A new type of water cleanup technology that can effectively and efficiently remove organic contaminants from large quantities of water, without using any added chemicals, could be a huge step forward for aquaculture and the world's growing farmed fish operations.
In 2011, the production of farmed fish worldwide surpassed global beef production for the first time, and the industry shows no sign of slowing down. However, producing fish at those levels comes with its own set of challenges that require solutions, including the need to constantly remove ammonia and kill harmful bacteria and other aquatic pathogens in the water.
The new water cleanup technology, Electro Water Separation™ (EWS), is said to be a three-in-one solution that could lead to a more sustainable and viable farmed fish industry, because it not only cleans and sanitizes both the supply and the discharge water cost-effectively, but it can also harvest algae for use as fish feed. The discharge waters, which are nitrogen-rich, can then be used to feed the algae ponds, which may help aquaculture operations to "close the loop" a bit more.
The EWS technology works in two stages:
- Electro-Coagulation: contaminated water enters the first stage, which is a proprietary electro-coagulation process. In this stage, mild electrical impulses are applied in long tubes, causing the organic contaminants to coagulate, or “clump” together.
- Electro-Flotation: the clumped-up material travels into a second stage where low power electrical pulses generate a cloud of micro-bubbles that gently lifts the concentrate to the surface for harvesting.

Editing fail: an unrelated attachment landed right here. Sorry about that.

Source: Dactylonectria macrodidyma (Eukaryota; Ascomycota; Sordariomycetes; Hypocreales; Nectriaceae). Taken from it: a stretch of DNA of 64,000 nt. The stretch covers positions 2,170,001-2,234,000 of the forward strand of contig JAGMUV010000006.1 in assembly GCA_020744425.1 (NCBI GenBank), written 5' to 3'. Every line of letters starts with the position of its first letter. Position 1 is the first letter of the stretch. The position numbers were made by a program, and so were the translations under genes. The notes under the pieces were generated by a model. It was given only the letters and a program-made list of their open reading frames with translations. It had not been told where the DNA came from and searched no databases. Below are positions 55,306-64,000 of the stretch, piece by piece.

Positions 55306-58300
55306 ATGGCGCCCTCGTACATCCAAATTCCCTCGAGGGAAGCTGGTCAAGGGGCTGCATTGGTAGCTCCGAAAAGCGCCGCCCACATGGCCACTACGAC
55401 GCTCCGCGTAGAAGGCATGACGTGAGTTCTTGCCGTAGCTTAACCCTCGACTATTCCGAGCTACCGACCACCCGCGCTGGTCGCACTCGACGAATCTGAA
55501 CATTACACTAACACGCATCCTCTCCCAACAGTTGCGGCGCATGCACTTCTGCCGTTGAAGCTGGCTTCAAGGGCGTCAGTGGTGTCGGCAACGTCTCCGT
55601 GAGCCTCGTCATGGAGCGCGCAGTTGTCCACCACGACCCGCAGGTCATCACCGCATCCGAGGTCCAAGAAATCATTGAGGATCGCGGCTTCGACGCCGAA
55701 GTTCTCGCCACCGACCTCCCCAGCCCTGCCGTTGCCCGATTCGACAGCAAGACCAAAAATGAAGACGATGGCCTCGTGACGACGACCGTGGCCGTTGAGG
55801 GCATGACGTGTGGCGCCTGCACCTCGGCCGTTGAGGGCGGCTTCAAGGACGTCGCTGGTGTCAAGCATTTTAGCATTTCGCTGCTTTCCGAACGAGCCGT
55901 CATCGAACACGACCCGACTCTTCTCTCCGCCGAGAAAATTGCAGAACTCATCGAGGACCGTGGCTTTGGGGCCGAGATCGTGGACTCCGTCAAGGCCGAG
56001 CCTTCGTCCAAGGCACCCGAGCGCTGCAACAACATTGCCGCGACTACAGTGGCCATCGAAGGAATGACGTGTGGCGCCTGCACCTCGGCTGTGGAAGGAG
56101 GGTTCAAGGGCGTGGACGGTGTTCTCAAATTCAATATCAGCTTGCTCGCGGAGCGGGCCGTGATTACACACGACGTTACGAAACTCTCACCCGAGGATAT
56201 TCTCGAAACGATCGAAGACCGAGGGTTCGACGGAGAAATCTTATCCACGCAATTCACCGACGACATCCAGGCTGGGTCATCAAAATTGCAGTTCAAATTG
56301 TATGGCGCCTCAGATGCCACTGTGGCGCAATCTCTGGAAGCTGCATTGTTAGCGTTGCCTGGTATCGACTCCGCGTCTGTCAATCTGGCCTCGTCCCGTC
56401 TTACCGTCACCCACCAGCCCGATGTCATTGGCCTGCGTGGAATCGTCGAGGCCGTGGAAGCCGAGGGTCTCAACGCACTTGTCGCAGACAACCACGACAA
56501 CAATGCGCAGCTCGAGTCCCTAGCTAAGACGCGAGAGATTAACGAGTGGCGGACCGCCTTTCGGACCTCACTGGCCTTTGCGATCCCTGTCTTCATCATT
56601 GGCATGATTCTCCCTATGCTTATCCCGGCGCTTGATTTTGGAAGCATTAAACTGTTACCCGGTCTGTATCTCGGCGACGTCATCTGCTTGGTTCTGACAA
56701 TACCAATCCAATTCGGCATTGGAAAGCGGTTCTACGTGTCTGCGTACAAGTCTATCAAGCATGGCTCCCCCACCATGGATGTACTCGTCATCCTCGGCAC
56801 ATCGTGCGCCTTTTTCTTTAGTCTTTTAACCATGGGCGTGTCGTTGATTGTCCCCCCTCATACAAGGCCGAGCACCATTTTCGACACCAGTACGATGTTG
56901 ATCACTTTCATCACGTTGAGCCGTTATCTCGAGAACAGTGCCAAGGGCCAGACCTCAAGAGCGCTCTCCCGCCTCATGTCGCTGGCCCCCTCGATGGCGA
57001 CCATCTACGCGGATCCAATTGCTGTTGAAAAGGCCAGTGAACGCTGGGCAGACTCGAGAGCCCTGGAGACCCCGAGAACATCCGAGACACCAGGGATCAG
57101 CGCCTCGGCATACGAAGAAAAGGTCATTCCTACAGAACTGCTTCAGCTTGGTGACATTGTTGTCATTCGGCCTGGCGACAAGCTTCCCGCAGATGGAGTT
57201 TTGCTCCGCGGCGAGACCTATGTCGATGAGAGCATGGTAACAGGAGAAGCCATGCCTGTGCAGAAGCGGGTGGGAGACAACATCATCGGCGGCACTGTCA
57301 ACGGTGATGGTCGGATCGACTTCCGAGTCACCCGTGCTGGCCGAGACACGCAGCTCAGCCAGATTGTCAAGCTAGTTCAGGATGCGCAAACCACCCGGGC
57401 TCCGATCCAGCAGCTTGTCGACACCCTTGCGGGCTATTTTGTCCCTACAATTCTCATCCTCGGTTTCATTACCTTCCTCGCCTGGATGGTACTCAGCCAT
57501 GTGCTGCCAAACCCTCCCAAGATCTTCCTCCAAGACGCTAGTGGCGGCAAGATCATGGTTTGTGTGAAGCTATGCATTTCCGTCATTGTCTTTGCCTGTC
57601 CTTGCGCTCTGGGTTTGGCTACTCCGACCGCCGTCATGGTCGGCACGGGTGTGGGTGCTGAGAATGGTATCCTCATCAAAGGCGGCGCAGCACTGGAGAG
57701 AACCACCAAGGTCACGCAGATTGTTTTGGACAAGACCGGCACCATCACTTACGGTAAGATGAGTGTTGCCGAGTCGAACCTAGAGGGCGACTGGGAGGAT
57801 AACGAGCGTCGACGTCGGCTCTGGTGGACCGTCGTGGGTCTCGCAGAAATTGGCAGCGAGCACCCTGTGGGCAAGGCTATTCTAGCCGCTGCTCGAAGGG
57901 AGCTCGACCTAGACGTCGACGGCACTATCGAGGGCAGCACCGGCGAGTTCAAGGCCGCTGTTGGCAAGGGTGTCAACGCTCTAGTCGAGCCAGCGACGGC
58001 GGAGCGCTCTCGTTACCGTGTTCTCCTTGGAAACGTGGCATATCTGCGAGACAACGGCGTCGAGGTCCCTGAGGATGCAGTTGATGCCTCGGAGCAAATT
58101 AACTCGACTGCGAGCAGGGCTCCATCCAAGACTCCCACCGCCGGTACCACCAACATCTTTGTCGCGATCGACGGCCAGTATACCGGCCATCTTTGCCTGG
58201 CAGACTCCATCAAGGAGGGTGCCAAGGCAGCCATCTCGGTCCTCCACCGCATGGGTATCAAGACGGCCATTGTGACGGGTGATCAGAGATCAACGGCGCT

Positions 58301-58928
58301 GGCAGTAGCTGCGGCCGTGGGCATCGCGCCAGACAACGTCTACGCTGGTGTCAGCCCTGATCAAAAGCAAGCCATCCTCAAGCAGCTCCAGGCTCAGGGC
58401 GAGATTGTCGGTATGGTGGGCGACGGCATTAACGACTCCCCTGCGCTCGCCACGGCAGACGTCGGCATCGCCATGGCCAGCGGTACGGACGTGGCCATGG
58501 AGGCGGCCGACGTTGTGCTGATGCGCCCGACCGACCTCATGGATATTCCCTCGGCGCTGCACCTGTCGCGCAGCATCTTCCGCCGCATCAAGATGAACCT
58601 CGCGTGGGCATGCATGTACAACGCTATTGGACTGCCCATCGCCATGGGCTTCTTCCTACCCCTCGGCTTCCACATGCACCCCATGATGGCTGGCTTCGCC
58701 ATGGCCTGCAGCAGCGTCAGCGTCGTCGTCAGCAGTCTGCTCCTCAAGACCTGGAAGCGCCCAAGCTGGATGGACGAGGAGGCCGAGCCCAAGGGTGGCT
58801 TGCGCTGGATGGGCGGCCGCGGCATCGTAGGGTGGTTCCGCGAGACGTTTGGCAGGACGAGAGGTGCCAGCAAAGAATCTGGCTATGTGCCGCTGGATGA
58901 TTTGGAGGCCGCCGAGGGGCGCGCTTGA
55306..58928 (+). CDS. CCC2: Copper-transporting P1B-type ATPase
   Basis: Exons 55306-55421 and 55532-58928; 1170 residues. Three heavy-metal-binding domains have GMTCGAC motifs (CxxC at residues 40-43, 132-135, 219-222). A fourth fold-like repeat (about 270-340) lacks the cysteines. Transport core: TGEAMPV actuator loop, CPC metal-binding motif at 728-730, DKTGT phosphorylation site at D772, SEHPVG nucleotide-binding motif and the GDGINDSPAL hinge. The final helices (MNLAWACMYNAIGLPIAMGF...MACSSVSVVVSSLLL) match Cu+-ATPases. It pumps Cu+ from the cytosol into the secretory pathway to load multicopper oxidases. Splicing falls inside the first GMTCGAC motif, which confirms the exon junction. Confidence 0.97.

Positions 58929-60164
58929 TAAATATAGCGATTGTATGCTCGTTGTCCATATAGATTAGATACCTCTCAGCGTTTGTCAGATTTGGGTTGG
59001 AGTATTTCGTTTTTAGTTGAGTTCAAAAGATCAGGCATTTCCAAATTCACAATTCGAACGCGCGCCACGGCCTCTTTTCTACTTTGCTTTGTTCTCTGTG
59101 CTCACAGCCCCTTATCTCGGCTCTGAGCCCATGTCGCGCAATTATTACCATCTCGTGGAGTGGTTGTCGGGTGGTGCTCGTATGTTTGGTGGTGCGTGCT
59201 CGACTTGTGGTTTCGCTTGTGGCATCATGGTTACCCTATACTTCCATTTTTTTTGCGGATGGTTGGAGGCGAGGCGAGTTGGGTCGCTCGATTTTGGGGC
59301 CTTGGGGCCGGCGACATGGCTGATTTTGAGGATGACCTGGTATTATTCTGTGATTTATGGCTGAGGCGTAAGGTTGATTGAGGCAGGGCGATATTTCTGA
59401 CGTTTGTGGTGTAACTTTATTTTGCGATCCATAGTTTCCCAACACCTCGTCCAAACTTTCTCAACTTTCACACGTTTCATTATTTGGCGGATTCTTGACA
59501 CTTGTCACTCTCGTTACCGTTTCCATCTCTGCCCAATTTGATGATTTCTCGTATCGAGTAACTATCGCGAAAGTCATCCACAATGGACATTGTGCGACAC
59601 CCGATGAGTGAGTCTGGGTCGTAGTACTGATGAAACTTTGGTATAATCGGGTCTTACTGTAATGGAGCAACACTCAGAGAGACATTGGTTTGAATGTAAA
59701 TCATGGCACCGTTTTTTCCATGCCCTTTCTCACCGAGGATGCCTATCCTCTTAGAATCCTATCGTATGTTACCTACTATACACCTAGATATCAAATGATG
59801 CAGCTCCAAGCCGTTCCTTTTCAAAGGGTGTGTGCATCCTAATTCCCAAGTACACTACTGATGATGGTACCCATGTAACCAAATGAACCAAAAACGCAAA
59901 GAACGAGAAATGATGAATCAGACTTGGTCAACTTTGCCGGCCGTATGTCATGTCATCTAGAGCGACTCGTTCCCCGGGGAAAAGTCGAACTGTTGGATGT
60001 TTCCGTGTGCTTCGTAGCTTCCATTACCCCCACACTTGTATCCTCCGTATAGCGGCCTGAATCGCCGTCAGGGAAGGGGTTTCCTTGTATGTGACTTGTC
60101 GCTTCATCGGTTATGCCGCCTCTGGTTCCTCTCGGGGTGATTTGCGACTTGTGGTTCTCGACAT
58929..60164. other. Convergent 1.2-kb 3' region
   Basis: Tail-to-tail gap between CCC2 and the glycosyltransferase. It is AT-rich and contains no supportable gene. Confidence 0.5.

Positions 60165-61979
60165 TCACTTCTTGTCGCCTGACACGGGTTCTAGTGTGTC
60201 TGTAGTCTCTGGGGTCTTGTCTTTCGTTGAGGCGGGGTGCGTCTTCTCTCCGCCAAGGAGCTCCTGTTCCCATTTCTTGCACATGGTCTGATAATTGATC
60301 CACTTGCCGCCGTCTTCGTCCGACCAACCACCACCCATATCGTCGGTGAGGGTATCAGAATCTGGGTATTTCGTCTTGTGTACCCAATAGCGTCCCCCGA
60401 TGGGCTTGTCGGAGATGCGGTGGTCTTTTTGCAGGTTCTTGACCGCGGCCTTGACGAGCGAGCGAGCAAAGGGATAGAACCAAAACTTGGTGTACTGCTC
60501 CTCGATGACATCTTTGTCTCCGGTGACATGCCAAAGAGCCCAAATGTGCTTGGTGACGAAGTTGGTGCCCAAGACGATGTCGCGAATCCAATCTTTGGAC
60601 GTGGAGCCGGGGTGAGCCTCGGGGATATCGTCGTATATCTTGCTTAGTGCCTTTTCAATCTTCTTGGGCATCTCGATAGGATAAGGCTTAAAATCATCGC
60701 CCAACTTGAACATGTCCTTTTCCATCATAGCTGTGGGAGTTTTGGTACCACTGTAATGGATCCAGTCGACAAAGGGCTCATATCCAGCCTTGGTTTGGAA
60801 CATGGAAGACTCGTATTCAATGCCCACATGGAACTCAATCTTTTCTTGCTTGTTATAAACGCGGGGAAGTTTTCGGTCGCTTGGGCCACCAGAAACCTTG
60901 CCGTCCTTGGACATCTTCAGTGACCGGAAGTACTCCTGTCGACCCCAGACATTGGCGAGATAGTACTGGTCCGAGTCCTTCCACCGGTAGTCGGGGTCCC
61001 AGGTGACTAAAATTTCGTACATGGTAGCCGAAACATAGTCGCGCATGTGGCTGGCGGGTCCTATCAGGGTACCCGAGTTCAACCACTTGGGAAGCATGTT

Originally developed as part of OriginOil's algae systems, the EWS system is capable of removing up to 99% of the water for algae harvesting, and can extract more than 98% of the biomass in the first pass. In addition, the EWS system can remove 98% of bacteria from harvested algae, which helps to keep it for rotting for up to 5 days, without refrigeration.
According to OriginOil, the company behind the EWS technology, tests have shown that up to 99% of ammonia and bacteria are removed with the process, and dissolved oxygen levels are increased in the water. In addition, because the process is not temperature-dependent, the EWS technology could be applied across a wide range of sites and climates.
The new technology has been chosen by New Global Energy as a piece in its strategy to restart closed fish farms in the Coachella Valley region, and OriginOil has said it will establish a permanent water cleanup technology showcase near the Salton Sea. The technology can also be used to effectively clean "frac flowback" water and to treat other water used in the petroleum industry.